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Interview with Hasu Patel

img  Tobias

Hi! How are you? Where Are you?
Namaste!! I am fine. I am a Composer, Performer and Educator of Music of India on Sitar, Tabla and Vocal music. I live in Westlake (Cleveland), Ohio USA.       

What’s on your schedule at the moment?
Currently I have the following on my schedule:

A:  I teach Sitar, Tabla and Vocal Music at Oberlin College of Ohio, USA. I have Approx. 25 students in this semester Classical Music of India on Sitar, Tabla, Violin, Double Bass, Guitar, and Flute. I also teach many students at my 'Sursangam School of Music'.

B:  In the Month of November/December, I  will be performing at

    * InterAct Cleveland, Celebrating 15 Years of Interreligious Community
    * Wooster College of Ohio
    * Kriya Yoga Convention in Cleveland, Ohio
    * Sivananda Vedanta Center in Val Morin, Quebec, Canada
    * Oberlin College of Ohio -- my students' Class performances

Can you still remember the first time you heard a sitar? What is it you love so much about the instrument?
My musical training started as Voice training at the very early age of 3 years. My Sitar training started at the age of 6 years. Only thing I remember was that my father had decided for me to learn the Sitar at an early age. What I love so much is that the sound of Sitar connects me with my inner Voice.

George Harrison (whom for many will be their first reference point when it comes to the sitar) once remarked that it took him a year alone to figure out how to sit correctly while learning to play the instrument. How difficult did you experience the first steps yourself?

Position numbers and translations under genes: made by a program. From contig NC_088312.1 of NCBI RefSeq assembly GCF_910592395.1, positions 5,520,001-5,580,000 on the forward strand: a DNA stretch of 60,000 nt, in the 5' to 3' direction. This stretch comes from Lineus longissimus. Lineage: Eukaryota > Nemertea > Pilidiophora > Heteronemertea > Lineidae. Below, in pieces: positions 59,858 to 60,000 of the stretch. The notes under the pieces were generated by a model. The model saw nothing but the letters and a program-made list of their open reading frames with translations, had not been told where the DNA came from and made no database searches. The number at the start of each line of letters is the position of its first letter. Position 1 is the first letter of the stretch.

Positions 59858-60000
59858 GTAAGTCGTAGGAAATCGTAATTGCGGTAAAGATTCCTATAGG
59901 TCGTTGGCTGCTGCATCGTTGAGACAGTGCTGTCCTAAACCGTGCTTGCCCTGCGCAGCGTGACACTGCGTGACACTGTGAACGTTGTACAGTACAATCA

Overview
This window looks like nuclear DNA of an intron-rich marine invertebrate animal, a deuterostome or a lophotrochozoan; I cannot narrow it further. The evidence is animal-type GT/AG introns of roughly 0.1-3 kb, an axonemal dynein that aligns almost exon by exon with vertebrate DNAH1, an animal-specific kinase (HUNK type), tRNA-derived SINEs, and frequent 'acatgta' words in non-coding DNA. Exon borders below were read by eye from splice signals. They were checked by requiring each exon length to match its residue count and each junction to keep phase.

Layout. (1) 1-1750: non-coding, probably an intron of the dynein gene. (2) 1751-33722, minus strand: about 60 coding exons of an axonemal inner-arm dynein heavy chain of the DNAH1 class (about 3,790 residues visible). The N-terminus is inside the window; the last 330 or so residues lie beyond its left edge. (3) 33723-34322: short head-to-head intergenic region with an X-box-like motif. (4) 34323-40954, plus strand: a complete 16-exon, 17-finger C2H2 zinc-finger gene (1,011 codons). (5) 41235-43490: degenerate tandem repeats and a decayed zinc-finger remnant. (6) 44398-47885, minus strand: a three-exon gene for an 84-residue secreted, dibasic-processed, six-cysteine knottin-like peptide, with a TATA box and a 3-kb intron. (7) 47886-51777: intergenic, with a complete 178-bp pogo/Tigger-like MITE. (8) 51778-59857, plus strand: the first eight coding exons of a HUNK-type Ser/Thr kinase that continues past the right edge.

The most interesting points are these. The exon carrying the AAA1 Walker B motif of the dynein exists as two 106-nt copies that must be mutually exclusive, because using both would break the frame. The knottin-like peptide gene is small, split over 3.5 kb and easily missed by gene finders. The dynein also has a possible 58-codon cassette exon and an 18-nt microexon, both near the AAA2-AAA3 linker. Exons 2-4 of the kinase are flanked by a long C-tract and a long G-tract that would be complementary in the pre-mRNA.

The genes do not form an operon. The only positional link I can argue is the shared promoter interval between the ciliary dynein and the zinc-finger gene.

My Guruji asked me to imitate him in sitting, holding and/or playing Sitar. So, I just followed his wishes and do not recall any trouble in seating or complaints from Guruji. My training was a very vigorous 8 hours everyday. I enjoyed the challenges that were required to learn Raga Sangeet.

You were one of the students of Ustad Vilayat Khan Sahib. What can you tell us about him?

I was so fortunate that my Guruji, Ustad Vilayat Khan Sahib extended his blessing to be his Student. I called him ' Abba'. He once told me along with many in the meeting, that I have two more  lives to play like him. He was truly a musician of musicians.

The booklet of your CD, “Gayaki Sitar”, mentions that you had to overcome quite a few “odds” during your career. What were they?
In India, being a female musician means that is very hard to be recognized as a musician both in the professional and non-professional world. This was the greatest challenge in my life. But this strong conviction put me today as an accomplished female Sitarist.

Ustad Vilayat Khan Sahib also taught you how to play the “Gayaki Ang” style, which aims at playing the sitar as though one were singing through it. How does it work?
'Gayaki Ang' is a style of playing where the Sitar replicates the fluidity and subtle nuances of the human voice. My Guruji, the late Ustad Vilayat Khan Sahib has redesigned the Sitar to give the 700 year old instrument a deeper resonance. Music listeners will notice his beautifully distinctive style of playing, where he pulls rather than plucks the strings. It is very different than most playing in the sense that the musician connects the techniques and spirituality.